The teacher ability to understand the central concepts, tools of inquiry, and structures of the discipline(s) he or she teaches and to create learning experiences that make the discipline accessible and meaningful for learners to assure mastery of the content (FRTEFL, 2017; InTASC, 2013). This theme pertains to teachers' ability to know or express specialized content knowledge in relation to theories, concepts, and methods along with non-specialized content knowledge in relation to effective presentation of content in pedagogically appropriate ways to particular students in particular educational contexts (Nilsson, 2014; Shulman, 1986; Shulman & Sparks, 1992). In its best form, an integration regarding the knowledge of content, students, pedagogy, and educational contexts constitutes the unique professional knowledge of teachers (Ball & Thames, 2008; Thames, 2008).

5- Learning Oriented Assessment

The teacher ability to understand and use multiple methods of assessment to engage learners in their own growth and learning, to monitor learner progress, and to guide the teacher's and learner's decision making (FRTEFL, 2017; InTASC, 2013). In this theme the main focus is on student involvement in assessment so that they develop a better understanding of learning goals and engage more actively in learning process (Carless, 2007; Orsmond et al., 2002; Sadler, 1989). Hence, the aim of assessment is on evaluating student achievement, the learning element, and strengthening the learning aspects of assessment.

6- Professional Learning and Ethical Practice

The teacher ability to engage in ongoing professional learning and using evidence to continually evaluate his/her practice, particularly the effects of his/her choices and actions on others (learners, families, other professionals, & the community), and to adapt practices to meet the needs of each learner (FRTEFL, 2017; InTASC, 2013). This theme is viewed as a complex process requiring cognitive, affective, and ethical involvement of teachers in terms of willingness to reflection, enactment of appropriate alternatives, and facilitation of change in own/other practice (Basma & Savage, 2017; Darling-Hammond, 2000; Gamrat et al., 2014; Gusky, 2002). Effectiveness of this factor is a key consideration for teacher learning and refinement of pedagogies and educational change.

7- Leadership and Collaboration

The teacher ability to foster appropriate leadership roles and opportunities to take responsibility for student learning, to collaborate with learners, families, colleagues, other school professionals, and community members to ensure learner growth, and to advance the profession (FRTEFL, 2017; InTASC, 2013). This theme generally constitutes what makes a teacher to take a leading role in profession and to help create a culture to support shared leadership and collaboration (Harris, 2003; Wasley, 1992). More specifically, encouragement of other teachers to engage in collaboration, advocacy for policies and visions, implementing collaboration that impacts student learning and professional practice are among the key factors for successful leadership and collaboration of teachers (Bolman & Deal, 1994; Conyers & Wilson, 2015; Crowther, Ferguson & Han, 2009; Harris, 2003; Wenner & Campbell, 2017).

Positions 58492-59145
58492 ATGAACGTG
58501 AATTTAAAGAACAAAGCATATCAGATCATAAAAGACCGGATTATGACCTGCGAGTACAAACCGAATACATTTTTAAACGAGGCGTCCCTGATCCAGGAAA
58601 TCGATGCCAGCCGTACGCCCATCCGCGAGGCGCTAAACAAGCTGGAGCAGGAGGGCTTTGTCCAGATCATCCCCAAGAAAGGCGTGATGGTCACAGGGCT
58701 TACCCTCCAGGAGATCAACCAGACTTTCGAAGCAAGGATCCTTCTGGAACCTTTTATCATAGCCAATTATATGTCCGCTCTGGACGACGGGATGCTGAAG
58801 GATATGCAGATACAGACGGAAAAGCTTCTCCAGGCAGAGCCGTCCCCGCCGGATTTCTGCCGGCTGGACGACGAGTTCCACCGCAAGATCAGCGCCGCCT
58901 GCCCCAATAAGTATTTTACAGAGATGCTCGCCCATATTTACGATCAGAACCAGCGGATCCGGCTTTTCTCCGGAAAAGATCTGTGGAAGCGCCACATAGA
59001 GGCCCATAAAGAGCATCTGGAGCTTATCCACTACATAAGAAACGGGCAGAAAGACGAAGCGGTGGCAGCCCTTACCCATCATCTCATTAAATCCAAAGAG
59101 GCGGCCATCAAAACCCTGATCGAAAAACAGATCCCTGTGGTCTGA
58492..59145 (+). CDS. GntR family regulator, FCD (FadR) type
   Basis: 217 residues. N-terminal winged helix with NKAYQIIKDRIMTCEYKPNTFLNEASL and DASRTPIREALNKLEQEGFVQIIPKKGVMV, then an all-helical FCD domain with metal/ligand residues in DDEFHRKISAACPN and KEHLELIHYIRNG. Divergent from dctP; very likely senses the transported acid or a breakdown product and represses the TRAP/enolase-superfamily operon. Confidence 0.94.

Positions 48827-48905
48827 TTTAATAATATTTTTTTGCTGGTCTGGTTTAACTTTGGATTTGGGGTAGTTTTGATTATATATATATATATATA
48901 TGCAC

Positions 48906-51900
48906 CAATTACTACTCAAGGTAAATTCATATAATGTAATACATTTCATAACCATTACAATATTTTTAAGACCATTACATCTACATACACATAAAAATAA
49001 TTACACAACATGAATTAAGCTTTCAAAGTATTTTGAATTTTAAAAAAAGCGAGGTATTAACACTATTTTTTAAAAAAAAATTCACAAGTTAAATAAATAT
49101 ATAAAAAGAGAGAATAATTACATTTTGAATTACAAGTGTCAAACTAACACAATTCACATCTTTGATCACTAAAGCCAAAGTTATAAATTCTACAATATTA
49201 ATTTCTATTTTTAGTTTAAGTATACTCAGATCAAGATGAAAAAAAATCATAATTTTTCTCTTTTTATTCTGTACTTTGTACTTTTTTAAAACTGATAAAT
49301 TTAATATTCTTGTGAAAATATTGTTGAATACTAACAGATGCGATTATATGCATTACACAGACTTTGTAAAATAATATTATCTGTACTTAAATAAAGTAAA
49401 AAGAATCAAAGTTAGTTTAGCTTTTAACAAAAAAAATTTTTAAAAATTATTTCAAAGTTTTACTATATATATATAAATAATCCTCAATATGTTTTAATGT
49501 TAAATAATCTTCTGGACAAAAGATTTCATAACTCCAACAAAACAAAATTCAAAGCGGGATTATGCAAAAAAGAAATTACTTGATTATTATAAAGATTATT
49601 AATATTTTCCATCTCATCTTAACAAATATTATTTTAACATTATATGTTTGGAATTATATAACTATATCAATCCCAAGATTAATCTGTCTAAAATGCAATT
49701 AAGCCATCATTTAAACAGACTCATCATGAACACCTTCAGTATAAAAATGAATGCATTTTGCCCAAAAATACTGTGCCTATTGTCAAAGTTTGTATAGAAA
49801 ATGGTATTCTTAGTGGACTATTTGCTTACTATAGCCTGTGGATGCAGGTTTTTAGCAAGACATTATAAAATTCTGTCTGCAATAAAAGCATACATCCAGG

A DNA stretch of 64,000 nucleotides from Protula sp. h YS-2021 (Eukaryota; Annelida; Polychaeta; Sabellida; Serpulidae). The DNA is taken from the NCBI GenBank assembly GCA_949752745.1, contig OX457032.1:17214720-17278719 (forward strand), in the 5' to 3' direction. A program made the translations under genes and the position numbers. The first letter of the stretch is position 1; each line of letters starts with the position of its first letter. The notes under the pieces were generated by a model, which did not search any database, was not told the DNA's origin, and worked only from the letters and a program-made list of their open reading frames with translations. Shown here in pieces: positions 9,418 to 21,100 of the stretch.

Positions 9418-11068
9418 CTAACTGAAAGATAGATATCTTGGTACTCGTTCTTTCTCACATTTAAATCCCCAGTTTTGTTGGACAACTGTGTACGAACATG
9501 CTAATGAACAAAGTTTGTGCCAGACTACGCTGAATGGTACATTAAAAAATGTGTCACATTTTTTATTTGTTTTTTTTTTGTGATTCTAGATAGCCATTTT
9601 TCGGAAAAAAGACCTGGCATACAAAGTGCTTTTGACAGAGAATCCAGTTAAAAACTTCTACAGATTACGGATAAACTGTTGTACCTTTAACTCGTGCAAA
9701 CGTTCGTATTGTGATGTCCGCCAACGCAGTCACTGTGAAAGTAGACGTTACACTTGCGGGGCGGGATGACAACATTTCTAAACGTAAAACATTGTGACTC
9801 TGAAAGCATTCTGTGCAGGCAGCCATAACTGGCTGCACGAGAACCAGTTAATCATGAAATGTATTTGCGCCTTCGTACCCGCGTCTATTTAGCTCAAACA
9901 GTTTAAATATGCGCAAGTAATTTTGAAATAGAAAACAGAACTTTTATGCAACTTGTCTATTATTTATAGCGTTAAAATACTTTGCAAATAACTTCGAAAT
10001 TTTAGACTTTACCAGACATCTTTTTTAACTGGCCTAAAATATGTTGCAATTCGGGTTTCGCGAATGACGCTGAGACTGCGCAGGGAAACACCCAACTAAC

It can also be concluded that this framework is an advancement in comparison to its precedents in the following areas:

1- It is the first teacher evaluation framework embedded in an Islamic education system.

2- The framework derives strong associations with teacher education curriculum.

3- It also provides a comprehensive reference for validation and development of large-scale assessment of teachers' performance.

4- The framework provides a local model for teachers’ practice in line with global standards and policies.

5- It is developed in compliance to the context of Iran's public education policies and practices; what official documents refer to as 'threshold of Islamic Republic of Iran'.

The advent of this framework is believed to be the first step for quality assurance and accreditation of English language teachers in the context of Iran’s teacher education system. The construction of framework also is based on consolidation of local values and policies with fast growing global perspectives about teacher education. Moreover, Iranian EFL teachers can find areas of their strengths or weaknesses referring to this framework. More importantly, teacher evaluation programs can utilize such frameworks for reliability measures, validation processes, and test development. Finally, teacher education programs can benefit from such frameworks for objective standard setting and policy making tailored to teachers' lifelong learning and individualized professional development.

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Volume 12, Issue 1
Winter and Spring 2018
Pages 89-109
  • Receive Date: 23 February 2017
  • Revise Date: 16 January 2018
  • Accept Date: 10 February 2018